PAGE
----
Iowa Learning Farms (ILF) takes a grassroots approach offering innovative ways to help all Iowans have an active role in keeping our state’s natural resources healthy and not take them for granted. A goal of Iowa Learning Farms is to build a Culture of Conservation, encouraging the adoption of residue management and conservation practices. Farmers, researchers and ILF team members are working together to identify and implement the best in-field management practices that increase water and soil quality while remaining profitable. For more information, go to www.extension.iastate.edu/ilf.

Iowa Learning Farms is a partnership between the Iowa Department of Agriculture and Land Stewardship, Iowa State University Extension and Outreach, Leopold Center for Sustainable Agriculture, Iowa Natural Resources Conservation Service, and Iowa Department of Natural Resources (USEPA section 319); in cooperation with Conservation Districts of Iowa, the Iowa Farm Bureau and the Iowa Water Center.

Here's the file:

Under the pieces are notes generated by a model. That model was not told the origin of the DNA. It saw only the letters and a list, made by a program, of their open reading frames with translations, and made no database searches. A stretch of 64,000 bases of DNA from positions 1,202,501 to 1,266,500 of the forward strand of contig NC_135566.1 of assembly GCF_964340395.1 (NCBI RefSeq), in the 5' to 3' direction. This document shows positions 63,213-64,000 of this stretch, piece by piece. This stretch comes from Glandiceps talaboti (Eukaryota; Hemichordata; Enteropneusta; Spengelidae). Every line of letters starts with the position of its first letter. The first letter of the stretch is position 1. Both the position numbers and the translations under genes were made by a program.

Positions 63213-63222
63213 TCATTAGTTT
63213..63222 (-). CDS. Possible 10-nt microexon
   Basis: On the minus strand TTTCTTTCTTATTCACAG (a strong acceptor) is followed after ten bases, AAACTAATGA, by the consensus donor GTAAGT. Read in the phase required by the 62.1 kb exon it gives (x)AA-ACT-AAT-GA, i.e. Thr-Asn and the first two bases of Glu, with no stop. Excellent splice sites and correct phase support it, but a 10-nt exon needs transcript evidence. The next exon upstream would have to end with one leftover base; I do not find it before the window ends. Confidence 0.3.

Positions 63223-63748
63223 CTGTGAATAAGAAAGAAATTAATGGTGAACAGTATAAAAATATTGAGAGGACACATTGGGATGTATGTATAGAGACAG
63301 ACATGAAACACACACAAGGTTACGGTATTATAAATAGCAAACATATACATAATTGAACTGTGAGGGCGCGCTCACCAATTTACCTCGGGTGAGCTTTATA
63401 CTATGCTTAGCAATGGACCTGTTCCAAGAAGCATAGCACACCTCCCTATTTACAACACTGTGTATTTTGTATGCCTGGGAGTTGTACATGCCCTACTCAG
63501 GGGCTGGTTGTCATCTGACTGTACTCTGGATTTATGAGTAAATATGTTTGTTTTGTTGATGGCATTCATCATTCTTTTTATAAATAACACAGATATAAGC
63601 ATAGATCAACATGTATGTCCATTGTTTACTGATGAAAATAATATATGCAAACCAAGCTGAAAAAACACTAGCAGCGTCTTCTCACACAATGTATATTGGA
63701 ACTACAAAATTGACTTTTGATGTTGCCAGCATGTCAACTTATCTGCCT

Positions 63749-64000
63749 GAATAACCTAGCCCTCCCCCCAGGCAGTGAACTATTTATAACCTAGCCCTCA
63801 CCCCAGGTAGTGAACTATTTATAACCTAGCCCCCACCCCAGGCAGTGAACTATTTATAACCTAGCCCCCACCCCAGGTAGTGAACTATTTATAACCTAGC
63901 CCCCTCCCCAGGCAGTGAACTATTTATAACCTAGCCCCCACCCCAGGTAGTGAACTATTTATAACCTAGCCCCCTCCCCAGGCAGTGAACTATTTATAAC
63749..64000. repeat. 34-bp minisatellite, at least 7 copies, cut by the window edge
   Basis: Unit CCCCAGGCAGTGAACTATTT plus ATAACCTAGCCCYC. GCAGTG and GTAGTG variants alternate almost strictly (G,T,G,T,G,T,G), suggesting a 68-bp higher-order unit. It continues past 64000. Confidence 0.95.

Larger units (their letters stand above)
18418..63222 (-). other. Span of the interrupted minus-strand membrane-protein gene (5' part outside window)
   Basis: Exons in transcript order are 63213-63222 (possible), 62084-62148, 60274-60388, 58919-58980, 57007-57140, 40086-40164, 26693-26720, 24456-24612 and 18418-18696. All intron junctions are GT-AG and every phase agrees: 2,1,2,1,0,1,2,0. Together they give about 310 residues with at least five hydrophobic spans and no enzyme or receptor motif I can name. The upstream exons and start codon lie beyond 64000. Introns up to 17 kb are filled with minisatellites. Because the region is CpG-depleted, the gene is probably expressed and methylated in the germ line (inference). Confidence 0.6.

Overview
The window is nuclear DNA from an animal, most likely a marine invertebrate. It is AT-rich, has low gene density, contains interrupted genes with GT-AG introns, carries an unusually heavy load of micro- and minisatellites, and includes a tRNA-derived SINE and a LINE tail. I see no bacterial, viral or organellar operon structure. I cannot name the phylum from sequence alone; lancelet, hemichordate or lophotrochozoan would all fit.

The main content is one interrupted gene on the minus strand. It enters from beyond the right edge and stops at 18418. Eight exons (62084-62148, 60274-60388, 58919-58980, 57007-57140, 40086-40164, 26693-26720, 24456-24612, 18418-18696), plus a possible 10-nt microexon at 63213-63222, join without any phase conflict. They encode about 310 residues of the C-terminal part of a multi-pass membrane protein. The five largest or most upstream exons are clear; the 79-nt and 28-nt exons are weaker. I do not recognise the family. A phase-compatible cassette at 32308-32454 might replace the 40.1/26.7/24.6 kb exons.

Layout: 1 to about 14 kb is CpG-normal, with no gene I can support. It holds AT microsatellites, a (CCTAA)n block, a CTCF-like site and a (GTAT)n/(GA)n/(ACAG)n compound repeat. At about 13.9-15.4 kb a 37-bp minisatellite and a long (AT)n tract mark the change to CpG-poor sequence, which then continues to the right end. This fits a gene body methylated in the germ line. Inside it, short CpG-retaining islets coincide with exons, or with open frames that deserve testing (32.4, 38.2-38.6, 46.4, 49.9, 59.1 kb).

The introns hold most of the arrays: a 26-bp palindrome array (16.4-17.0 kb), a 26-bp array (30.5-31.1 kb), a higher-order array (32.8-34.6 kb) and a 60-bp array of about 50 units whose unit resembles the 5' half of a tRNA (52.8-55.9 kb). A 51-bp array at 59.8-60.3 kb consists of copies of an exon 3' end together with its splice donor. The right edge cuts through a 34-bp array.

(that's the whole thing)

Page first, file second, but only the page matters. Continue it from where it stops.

Mark Licht is an extension field agronomist. He can be reached at lichtma@iastate.edu or 515-382-6551.

Palmer Amaranth Confirmed in Western Iowa

By Bob Hartzler, Department of Agronomy, and Rich Pope, Harrison County Extension

The presence of Palmer amaranth was recently confirmed in Harrison County near the Missouri River. The infestation was in two fields that have a history of land application of sludge. Because of the magnitude of the infestation, we believe the weed has been present for at least two growing seasons. We suspect the weed probably has spread to other fields in the area, but at this time we have not verified this.

Photo 1. Long, terminal inflorescence branches are a characteristic of Palmer amaranth. Its presence was recently confirmed in Harrison County.

 

The confirmation of Palmer amaranth at this site reinforces the need for thorough scouting of fields to make positive identification of the weeds present in individual fields. Although Palmer amaranth has a distinctive growth habit and is visibly different from waterhemp, casual observations are unlikely to differentiate the two species.